In an article published on January 11, 2016 in the peer-reviewed journal Trends in Food Science & Technology, Stella Palkopoulou and colleagues from the Laboratoire BioDyMIA (Bioingénierie et Dynamique Microbienne aux Interfaces Alimentaires), University of Lyon, France, and other institutions in France and Greece, provide a critical review of decontamination processes for polyolefins.
Decontamination is an important step in the recycling of plastics, particularly those intended for use in food contact applications after recycling. The substances that can contaminate plastics are quite diverse and include those arising from use and misuse by consumers (i.e. petrol or domestic-use pesticides), those introduced during collection and recycling processes (e.g. detergents from the washing step), and those newly formed during the recycling process (e.g. degradation products of plastic components). The efficiency of the decontamination step during recycling is commonly demonstrated by performing so-called challenge tests, where plastics are “spiked” (i.e. chemicals are added) with a set of representative surrogate contaminants at known concentrations. Then, the spiked plastics are subjected to the recycling process and analyzed afterwards to demonstrate the removal of surrogate contaminants to level considered of no health concern. For more information on plastics recycling, see FPF dossier.
The polyolefins polyethylene (PE) and polypropylene (PP) are widely used for food packaging. So far, the procedures proposed for recycling of polyolefins are largely based on those developed for polyethylene terephthalate (PET) plastics. However, PET and polyolefin polymers have different physical properties. This has major consequences for both proper decontamination and compliance assessment procedures for polyolefins recycling, which should likely differ from those used for PET, the authors argue.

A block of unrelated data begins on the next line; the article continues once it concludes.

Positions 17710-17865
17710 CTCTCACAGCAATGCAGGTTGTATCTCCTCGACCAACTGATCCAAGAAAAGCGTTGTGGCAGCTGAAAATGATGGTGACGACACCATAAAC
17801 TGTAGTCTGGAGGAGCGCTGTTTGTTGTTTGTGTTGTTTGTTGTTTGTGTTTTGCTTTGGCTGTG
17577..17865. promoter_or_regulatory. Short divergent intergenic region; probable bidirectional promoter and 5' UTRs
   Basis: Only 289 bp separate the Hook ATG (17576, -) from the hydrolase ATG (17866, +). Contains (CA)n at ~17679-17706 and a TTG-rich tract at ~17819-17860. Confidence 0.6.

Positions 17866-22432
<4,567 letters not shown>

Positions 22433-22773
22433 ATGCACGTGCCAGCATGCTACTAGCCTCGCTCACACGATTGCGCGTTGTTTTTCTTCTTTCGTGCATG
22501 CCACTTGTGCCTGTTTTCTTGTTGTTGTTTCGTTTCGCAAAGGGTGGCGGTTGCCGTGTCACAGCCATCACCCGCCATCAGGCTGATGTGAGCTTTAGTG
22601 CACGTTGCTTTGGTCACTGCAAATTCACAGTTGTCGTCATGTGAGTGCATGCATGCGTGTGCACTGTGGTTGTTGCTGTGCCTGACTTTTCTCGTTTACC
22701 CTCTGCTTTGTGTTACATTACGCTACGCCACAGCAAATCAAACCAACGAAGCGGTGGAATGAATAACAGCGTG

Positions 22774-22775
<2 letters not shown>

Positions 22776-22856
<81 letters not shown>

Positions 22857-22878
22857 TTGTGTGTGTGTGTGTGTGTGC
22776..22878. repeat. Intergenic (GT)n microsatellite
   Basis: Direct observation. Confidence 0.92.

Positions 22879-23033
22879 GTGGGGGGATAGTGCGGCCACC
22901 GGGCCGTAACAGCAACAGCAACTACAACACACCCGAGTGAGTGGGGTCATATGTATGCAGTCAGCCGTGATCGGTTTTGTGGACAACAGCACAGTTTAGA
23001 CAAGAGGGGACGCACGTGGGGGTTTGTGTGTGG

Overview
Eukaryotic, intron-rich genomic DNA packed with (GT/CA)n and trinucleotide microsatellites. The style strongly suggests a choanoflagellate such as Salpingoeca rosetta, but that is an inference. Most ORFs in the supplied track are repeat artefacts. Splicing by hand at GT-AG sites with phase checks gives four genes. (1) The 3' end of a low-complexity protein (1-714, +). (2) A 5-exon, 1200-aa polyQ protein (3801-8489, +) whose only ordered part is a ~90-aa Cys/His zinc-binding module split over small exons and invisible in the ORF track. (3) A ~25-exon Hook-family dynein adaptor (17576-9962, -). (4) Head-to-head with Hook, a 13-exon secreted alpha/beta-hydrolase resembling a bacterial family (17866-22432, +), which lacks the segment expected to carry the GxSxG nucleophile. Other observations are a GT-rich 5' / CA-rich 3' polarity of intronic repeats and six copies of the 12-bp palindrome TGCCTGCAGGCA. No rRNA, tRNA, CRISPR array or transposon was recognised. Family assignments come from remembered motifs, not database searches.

In particular, compared to PET, polyolefins display poorer functional barrier properties and a faster migration of absorbed contaminants within the polymeric material. The consequence of this is that polyolefins are potentially highly contaminated due to fast sorption of contaminants, which, moreover, can be of higher molecular weight than those typical for PET. As a result, polyolefins also need to be decontaminated to a high degree, since the migration of residual contaminants into food is likely to be fast and hence of higher concern. Another property of polyolefins that needs to be considered is their reduced thermal stability. This results in higher amounts of degradation products formed during the decontamination processes, especially the one based on thermal desorption, which is used most widely.
Based on the above, the authors suggest that the surrogate compounds used for challenge tests in the recycling of polyolefins need to cover a wider molecular weight range. The set of volatile substances typically used for PET is not sufficient for polyolefins, and has to be supplemented with higher molecular weight compounds (up to 1000 g/mol). This also means that the analytical techniques based on gas chromatography, routinely used for analysis of contaminants released from PET, may not be sufficient for detection of all substances which may potentially migrate from polyolefins. Consequently, additional analytical strategies need to be developed, specifically those able to analyze the substances of high molecular weight.
Following a thorough review of existing literature on the recycling of polyolefins, the authors conclude that thermal desorption is likely not efficient enough for removing all types of contaminants that can be present in polyolefins. However, to establish this with certainty, more data are needed. In particular, additional challenge tests should be performed using higher molecular weight compounds as surrogate contaminants. All studies available so far used the set of surrogates established for analysis of PET decontamination, which is not suitable for polyolefins. Depending on the results of the adequate analysis of current recycling technologies, additional processes may need to be developed to ensure proper decontamination of polyolefin plastics during recycling.
Palkopoulou, S., et al. (2016). “Critical review on challenge tests to demonstrate decontamination of polyolefins intended for food contact applications.” Trends in Food Science & Technology 49:110-120.